I love that question! I’d have to think about it. Beethoven wrote some music that was so weird and gripping that it could have been written fifty or a hundred years from now. There is a piano sonata, Opus 101, that goes beyond anything you’ve ever heard before. I don’t understand it, but I love it. True art reaches forward. Radiohead have almost done that, I think a lot of their music is for later generations, maybe we don’t understand all of it yet.

Finally – crucially – what’s your favourite noise?
Oh, it’s one combined with smell. You can hear people mowing their grass, then you get the scent and that for me is the best. Then it goes silent and you’re left with only the scent. But I also love one beautiful chord being followed by another one – my internal strings are definitely struck by that!

 

Jake Bugg – The Spotify Interview

Jake-Bugg-730

Jake Bugg has taken the UK by storm. At 19 years old, he is the youngest male solo artist ever to reach the top of the album charts! He’s now released his second album and is ready to take over the rest of the world. We met up with him and spoke about the new album, his influences, and what matters most in his life.

Charismatic, retro-inspired talent Jake Bugg has not only been nominated for the Mercury Prize for Album of the Year and Q Award for Best Solo Artist, he’s now won the Q Award for Best New Act and is quickly becoming a favorite of elite musicians and legends including Noel Gallagher, Lily Allen, Damon Albarn, Chris Martin, and Elton John. Jake just finished a European tour and released his second album, Shangri La, on which he collaborated with the legendary super producer Rick Rubin (Beastie Boys, Red Hot Chili Peppers, AC/DC, Johnny Cash).

JB: It’s been going ok. I’ve played many shows much bigger than I’ve ever played before; that was fun. We’ll see how this album goes. I’m quite, a little bit, apprehensive about how it’s going to be received, but excited at the same time.

Shangri La is named after Rick Rubin’s studio in Malibu, Los Angeles, where the 19-year-old singer-songwriter recorded the album. Rubin produced the album, and it features Jason Lader on bass, Matt Sweeney on guitar, and Pete Thomas on drums.

JB: It was great to work with Rick! He’s a very nice man. I didn’t really know of his work before, so I wasn’t like in awe. I just went and met him for the person that he is. He’s a very nice guy, very relaxed. The place that we recorded the album was very relaxed too, Zuma beach. I didn’t want to leave to be honest. I was there for two weeks and I heard that’s the longest I’ve ever stayed in one place for the last two years. So it was like a holiday for me, recording this album. It was pretty nice; the purple sky when the sun’s going down and then some lemon trees growing around –very beautiful. It was like a dream.

Influences
Jake’s main influences as a songwriter are Layne Staley, The Beatles, OasisDonovan, Johnny Cash, Neil Young, and Nick Drake. This influence from older artists really shines through in his music. At home, Jake has a lot of old guitars – including a particularly special 60-year-old guitar that he bought in Nashville, Tennessee.

JB: It was something that I wanted for ages, but I never thought I’d earn such a thing. It’s quite a rare guitar, but I’m very happy that I own it. I own quite a lot of guitars… I probably have about 20.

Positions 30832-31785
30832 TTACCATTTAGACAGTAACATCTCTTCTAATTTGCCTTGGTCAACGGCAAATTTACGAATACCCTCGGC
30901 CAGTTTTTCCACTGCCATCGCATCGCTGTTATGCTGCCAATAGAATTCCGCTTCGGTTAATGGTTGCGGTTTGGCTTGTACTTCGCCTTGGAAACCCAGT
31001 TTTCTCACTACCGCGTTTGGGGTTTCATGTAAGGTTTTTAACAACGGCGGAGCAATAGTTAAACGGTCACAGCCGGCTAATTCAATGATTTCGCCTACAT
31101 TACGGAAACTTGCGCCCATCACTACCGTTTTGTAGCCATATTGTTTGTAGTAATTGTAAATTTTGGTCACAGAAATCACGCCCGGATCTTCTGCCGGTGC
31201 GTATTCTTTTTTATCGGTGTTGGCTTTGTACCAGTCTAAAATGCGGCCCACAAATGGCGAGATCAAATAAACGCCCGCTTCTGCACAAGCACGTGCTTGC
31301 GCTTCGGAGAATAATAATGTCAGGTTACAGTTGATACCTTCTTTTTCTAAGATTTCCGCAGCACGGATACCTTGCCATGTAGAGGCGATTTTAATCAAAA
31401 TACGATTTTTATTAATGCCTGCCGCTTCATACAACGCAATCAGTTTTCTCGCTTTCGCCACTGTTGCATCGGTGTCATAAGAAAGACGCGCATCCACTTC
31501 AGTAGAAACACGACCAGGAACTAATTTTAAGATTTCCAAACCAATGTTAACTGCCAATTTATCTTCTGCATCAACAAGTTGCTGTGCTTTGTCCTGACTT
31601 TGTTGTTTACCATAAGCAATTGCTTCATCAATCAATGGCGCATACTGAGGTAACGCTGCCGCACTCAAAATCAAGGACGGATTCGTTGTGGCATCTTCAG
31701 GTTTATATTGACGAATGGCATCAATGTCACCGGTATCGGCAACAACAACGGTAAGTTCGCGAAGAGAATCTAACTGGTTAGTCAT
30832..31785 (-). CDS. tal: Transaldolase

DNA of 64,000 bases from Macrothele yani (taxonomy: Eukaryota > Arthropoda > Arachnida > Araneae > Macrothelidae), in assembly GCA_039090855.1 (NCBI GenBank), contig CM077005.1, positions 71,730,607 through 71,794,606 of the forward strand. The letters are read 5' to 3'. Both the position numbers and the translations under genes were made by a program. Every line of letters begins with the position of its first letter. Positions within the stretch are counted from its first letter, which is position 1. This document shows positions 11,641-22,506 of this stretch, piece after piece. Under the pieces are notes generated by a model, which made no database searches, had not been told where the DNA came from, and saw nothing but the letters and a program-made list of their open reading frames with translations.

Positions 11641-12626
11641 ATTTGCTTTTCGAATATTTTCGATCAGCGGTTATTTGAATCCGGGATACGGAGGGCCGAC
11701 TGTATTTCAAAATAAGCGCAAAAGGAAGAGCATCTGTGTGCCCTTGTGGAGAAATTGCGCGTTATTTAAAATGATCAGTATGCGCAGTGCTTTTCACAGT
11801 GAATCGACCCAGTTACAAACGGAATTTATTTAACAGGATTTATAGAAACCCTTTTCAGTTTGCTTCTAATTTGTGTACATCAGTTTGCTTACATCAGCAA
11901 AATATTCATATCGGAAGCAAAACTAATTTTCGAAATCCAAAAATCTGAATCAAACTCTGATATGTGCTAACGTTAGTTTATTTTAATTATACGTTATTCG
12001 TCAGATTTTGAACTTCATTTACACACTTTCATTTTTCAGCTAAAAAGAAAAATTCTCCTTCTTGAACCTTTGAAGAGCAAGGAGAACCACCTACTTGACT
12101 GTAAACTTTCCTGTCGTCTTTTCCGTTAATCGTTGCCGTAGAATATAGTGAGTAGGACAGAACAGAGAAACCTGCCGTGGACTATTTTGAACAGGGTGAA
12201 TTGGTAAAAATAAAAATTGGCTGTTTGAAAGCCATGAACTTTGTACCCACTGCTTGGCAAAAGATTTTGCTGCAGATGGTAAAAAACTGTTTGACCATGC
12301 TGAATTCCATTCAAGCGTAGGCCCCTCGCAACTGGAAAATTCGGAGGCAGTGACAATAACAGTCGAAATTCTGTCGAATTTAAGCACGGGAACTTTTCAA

Yes I Do
This year, Jake played the Glastonbury Festival, not once but twice. First on a main stage and then a smaller, more intimate gig on an acoustic-only stage. One of the songs he played that day was “Saffron,” an old song that he wrote when he was about 15 years old. About halfway through, he noticed that something was going on in the crowd…

JB: I saw a lot of people start looking at this woman. Then this guy stood up and she hugged him and he proposed to her. He asked her to marry him in the middle of my song. So, halfway through the song I said congratulations. That’s very nice, but if I were going to propose, I wouldn’t do it at a Jake Bugg gig.

Behind the Spotlight
Jake grew up in Nottingham, about two hours away from London. Currently, the young artist is without an official home base. London would be the obvious choice, but he’s also considering somewhere like Paris or Stockholm. Jake left home when he was 17, so wherever he settles will be the first place he’d live since then. Despite his rapid success and seemingly constant touring, Jake seems to be a surprisingly pleasant and down to earth person. He describes himself as quite cynical, about music and a lot of things.

JB: I think I spend too much time trying to work out everybody else’s personalities. Because I’m very grateful of what I have, I think I can also be quite generous at times as well. I just had my best friend with me on the tour bus for the UK tour, that was quite nice. I think it’s all about the people that you surround yourself with. If you start getting a big head or, you know, they’ll tell you… it’s good.

The thing Jake values most in life is his family, his friends, all the people that he loves, and, of course, the music.

JB: If I wasn’t doing this, I don’t know what else I’d be doing. It’s kind of all that I have.

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The Naked And Famous: The Spotify Interview

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The much hyped alternative rockband from New Zealand, The Naked And Famous, have recently released their second studio album, In Rolling Waves. TNAF just began their European tour, which will continue until the 15th of March, 2014. We had the pleasure of meeting with its two impressive vocalists, Thom and Alisia, on their first night of the tour, in Stockholm.